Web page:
An ice roader’s salary is determined by several factors: how much one makes per load and the length and distance of each trip. The average rate for an experienced “interstate” truck driver – someone who transports goods from coast to coast via large highways rather than transporting them shorter distances along regional roads or interstate routes – can be anywhere between $40,000 and $50,000 a year. However, because ice road truckers typically only work during the winter when no other viable transportation options are available in some areas, their annual salaries have been reported as low as $16,000 when working full-time in Canada or Alaska.
A person considering becoming an ice road trucker should know
An ice road trucker’s salary is relatively low compared with many other disciplines because drivers can only work during the winter when the rivers and roads covered by thick layers of ice are passable under heavy trucks. Ice road truckers typically work for three or four months until warmer weather melts the ice roads, rendering them impassible again.
Other factors that affect salary
Another factor that affects salary is job location. One does not need to reside in a place like Alaska year-round to be an ice road trucker – although it certainly helps – but one must live within driving distance of where they are employed. Most companies advertise their available positions by region rather than state, city, or large area. This means that an ice road trucker’s salary may be higher in one part of the country than another simply because living expenses are more expensive there.
The company an ice road trucker works for can also significantly affect their take-home pay. Some companies, like Nunasi, pay their drivers on a per-load basis; others pay by the hour; still, others use a combination of both types of payment. Company policy will dictate whether drivers receive additional compensation for driving after dark (when visibility is poorer and accidents are riskier), hauling cumbersome loads (which increases the chance of an accident occurring) or through hazardous weather conditions – factors that all play into determining what is considered to be an average ice road trucker salary.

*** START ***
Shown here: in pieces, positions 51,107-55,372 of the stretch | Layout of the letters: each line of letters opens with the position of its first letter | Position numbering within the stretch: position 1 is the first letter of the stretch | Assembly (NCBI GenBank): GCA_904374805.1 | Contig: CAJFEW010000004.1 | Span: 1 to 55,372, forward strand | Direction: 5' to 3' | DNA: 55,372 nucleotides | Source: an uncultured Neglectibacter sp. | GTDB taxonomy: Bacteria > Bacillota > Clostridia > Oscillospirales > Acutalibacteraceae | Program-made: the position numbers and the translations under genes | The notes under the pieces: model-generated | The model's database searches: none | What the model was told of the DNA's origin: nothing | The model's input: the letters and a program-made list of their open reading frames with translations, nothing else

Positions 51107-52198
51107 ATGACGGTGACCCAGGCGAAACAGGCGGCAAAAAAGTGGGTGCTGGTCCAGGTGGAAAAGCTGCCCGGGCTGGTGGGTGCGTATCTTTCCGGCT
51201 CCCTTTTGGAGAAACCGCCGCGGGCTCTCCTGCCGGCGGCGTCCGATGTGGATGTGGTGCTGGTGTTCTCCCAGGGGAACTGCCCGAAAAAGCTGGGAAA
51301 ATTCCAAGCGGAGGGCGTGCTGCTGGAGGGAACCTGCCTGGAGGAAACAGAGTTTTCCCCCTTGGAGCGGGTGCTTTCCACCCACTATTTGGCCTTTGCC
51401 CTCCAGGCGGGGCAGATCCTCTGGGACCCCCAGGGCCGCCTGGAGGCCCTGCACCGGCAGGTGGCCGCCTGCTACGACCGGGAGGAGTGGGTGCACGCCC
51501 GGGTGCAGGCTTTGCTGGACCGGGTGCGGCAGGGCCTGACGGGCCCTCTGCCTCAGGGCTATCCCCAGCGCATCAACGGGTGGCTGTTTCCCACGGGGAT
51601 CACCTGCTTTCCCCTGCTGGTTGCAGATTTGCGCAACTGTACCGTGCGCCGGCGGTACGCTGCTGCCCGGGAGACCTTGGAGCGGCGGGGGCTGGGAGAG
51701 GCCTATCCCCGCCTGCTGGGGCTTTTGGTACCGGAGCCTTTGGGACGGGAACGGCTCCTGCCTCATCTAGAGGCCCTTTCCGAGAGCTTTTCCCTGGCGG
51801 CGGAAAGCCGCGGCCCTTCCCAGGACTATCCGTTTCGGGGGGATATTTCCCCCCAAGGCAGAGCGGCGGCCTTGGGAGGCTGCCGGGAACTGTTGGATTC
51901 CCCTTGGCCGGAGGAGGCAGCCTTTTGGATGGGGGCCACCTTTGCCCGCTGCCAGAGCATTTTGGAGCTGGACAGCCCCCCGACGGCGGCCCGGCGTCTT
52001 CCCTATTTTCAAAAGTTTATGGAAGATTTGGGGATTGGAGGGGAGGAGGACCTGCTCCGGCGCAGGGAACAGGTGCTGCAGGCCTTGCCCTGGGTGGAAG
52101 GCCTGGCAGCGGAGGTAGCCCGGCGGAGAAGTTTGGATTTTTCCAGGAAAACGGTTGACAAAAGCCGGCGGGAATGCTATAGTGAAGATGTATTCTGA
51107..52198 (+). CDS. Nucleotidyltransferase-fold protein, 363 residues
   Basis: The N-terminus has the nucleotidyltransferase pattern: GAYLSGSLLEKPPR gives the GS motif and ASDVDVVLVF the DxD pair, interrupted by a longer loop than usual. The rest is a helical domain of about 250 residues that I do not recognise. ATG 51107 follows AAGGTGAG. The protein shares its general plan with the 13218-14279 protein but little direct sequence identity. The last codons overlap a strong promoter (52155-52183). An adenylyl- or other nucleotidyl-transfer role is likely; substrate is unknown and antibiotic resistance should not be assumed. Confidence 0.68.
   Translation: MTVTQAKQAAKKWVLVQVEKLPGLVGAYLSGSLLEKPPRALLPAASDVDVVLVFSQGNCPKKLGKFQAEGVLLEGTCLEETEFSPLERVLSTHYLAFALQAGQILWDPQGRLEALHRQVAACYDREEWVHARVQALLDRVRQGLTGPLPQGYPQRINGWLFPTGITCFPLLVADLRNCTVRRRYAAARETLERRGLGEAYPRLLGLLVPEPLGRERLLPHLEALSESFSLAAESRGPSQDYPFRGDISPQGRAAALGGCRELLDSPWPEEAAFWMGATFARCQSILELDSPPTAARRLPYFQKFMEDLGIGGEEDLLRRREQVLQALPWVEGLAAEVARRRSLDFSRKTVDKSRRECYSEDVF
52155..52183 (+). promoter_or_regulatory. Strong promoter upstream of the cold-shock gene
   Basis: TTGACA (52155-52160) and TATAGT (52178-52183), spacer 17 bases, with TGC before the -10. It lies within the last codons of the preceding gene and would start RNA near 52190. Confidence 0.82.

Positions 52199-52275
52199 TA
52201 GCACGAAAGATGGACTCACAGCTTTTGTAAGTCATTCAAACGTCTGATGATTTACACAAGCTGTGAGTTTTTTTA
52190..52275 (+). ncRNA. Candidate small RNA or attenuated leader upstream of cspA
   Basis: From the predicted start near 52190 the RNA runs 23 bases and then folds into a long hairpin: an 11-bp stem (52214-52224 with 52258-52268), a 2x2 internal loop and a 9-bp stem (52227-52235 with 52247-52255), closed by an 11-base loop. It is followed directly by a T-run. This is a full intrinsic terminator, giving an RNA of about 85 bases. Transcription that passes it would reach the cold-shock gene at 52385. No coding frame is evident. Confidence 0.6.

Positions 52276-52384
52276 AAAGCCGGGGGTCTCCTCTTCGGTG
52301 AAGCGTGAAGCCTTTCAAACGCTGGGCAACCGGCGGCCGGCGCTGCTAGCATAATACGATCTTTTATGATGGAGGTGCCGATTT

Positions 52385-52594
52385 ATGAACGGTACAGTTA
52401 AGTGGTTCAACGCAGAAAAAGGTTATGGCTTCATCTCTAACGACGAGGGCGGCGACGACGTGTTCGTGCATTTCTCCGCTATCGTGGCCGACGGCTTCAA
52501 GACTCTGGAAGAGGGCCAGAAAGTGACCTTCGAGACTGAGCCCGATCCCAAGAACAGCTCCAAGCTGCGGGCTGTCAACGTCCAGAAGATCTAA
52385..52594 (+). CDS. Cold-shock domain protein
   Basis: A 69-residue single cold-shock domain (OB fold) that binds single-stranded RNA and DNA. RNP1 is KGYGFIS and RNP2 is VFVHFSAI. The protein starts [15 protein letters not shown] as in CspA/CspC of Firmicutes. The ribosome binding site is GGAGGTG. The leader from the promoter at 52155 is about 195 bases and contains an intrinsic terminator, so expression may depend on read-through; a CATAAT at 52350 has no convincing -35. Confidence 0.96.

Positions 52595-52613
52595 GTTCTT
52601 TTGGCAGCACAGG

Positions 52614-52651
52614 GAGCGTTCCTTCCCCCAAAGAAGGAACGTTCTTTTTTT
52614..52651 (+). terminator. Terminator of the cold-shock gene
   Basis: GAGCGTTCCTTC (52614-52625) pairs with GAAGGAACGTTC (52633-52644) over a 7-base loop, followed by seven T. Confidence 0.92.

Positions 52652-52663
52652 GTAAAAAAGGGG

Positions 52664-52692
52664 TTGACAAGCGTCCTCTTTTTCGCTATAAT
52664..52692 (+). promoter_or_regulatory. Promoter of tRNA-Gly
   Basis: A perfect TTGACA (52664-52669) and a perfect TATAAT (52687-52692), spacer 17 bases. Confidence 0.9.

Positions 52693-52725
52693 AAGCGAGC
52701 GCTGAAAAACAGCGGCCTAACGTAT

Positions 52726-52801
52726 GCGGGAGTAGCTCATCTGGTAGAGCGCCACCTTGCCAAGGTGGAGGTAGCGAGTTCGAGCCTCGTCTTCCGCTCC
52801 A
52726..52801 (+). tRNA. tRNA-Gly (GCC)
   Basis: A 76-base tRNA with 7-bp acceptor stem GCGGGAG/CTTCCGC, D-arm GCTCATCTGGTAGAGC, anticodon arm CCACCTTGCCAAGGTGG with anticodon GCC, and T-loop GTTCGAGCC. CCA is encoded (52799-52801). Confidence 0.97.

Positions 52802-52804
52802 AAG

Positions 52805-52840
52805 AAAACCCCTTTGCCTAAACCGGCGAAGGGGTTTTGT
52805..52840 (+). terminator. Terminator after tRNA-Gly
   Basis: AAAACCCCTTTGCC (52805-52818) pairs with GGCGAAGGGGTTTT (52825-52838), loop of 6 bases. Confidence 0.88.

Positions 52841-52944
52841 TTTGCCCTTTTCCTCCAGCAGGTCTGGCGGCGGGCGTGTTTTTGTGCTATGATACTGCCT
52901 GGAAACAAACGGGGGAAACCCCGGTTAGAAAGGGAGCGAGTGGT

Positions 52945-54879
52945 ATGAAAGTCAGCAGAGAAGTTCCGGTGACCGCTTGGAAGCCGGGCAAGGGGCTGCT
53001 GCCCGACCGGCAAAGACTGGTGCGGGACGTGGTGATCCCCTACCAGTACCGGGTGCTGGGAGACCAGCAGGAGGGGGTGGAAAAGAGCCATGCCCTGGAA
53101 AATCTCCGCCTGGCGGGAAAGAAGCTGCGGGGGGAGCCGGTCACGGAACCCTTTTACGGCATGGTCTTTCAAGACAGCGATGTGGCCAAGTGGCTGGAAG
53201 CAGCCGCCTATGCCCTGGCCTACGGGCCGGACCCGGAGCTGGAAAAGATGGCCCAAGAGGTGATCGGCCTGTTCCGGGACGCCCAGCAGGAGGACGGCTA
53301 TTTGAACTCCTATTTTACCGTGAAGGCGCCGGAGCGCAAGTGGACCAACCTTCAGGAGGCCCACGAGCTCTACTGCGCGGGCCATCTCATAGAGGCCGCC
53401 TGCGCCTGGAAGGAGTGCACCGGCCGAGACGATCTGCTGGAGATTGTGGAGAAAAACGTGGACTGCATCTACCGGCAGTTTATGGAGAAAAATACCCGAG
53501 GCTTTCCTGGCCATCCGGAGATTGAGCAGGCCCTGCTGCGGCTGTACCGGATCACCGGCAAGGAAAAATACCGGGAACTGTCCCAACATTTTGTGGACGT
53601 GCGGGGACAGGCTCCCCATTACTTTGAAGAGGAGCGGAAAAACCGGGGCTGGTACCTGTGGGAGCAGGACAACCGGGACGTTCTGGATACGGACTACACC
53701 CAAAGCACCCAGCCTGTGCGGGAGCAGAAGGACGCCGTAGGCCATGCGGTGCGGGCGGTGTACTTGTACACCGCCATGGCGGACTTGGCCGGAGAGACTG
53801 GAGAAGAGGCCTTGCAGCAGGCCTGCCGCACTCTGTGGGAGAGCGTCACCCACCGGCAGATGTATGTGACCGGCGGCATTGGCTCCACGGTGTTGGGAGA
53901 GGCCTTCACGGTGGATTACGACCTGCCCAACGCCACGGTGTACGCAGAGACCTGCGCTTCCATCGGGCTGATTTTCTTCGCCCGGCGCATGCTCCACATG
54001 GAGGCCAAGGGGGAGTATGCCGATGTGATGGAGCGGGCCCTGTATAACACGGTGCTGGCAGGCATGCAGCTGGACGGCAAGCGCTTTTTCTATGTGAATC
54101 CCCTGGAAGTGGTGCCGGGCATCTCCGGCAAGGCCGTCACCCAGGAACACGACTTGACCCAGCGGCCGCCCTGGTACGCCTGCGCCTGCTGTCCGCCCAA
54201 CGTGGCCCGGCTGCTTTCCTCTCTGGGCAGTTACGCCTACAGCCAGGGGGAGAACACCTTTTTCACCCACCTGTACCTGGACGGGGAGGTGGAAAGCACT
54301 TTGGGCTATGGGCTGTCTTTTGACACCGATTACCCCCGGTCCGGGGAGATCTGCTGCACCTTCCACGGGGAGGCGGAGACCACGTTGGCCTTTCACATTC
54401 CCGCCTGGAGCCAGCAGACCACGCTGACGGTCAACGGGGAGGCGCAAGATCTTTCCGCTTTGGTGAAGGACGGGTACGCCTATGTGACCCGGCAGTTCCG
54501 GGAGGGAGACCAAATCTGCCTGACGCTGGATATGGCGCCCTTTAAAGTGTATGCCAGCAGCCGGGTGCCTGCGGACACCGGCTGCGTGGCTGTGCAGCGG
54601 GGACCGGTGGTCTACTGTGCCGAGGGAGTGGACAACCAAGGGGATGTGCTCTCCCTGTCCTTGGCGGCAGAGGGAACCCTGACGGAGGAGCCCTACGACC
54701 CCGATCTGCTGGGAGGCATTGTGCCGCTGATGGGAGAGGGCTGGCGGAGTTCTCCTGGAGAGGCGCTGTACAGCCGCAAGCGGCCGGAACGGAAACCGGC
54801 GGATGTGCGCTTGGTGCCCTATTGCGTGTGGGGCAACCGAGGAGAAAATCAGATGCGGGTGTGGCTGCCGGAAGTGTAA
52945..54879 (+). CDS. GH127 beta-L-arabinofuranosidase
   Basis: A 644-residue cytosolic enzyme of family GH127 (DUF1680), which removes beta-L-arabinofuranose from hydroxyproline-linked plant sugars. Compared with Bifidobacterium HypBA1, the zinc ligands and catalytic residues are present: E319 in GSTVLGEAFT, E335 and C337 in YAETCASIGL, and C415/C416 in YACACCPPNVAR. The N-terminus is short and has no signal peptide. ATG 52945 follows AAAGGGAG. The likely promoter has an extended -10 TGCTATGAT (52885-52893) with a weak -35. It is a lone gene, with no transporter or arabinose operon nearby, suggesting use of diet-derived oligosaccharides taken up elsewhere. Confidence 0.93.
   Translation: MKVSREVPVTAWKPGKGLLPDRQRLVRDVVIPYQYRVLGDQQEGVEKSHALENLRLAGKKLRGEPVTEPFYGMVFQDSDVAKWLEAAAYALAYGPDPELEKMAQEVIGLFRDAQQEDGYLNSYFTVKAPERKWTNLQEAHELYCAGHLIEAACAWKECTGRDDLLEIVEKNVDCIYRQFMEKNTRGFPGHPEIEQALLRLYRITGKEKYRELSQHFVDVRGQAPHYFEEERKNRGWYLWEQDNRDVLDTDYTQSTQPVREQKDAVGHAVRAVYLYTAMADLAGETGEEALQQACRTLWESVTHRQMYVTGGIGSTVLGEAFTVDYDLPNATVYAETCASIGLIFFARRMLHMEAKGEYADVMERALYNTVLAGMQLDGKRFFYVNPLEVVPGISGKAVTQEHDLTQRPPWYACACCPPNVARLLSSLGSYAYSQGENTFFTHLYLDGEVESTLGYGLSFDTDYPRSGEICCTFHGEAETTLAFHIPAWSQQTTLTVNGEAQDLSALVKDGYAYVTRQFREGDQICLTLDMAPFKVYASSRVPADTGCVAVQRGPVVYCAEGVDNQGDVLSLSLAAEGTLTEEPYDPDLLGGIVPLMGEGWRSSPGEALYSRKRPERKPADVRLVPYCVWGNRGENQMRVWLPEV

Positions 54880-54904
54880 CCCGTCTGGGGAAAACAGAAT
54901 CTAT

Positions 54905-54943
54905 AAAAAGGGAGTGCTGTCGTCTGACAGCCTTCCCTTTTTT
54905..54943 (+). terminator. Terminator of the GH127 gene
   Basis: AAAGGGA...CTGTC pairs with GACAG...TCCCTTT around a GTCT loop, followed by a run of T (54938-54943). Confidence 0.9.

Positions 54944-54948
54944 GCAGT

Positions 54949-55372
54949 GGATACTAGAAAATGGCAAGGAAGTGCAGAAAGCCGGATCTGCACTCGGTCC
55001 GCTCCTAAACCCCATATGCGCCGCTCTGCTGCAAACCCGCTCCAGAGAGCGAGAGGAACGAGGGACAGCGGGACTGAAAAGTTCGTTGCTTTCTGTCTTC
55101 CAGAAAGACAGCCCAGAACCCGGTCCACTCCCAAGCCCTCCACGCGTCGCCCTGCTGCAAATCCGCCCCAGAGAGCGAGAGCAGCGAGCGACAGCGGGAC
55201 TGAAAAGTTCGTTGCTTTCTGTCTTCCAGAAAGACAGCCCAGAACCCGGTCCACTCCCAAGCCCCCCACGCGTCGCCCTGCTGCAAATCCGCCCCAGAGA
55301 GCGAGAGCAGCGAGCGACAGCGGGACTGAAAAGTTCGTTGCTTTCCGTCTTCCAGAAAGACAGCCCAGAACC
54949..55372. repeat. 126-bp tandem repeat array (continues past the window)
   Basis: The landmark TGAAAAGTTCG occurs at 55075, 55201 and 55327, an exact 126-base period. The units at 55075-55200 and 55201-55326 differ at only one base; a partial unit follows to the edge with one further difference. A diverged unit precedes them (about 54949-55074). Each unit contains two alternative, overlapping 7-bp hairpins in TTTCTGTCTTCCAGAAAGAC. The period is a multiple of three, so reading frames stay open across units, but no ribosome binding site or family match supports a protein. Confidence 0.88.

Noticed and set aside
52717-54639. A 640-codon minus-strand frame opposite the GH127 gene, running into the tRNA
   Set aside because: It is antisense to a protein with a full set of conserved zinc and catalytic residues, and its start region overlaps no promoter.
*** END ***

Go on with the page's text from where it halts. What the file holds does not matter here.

As with most jobs, experience is a strong determinant of how much an ice road trucker will make. Highly experienced drivers who can successfully navigate the hazardous conditions of winter roads while delivering goods reliably may be able to negotiate for higher salaries or sign on with companies that pay more per load.
Dependence of salary
An ice road trucker’s salary also varies depending on the actual distance traveled and the weight of the loads they haul over frozen waterways. Some drive short distances between small towns, transport mainly fresh produce or other light items that have been packaged into boxes or crates, and receive very little compensation per trip due to government regulations that require employers to pay at least minimum wage even when it is impractical for their employees to operate.
Other ice road truckers transport cumbersome industrial equipment or supplies over very long distances, sometimes hauling loads of hundreds of thousands of pounds. If they can do this successfully, safely, and on schedule, their salaries will be much higher since it is the responsibility of the company to ensure that all necessary expenses are taken care of – including worker compensation in case an ice road trucker gets injured or killed while working.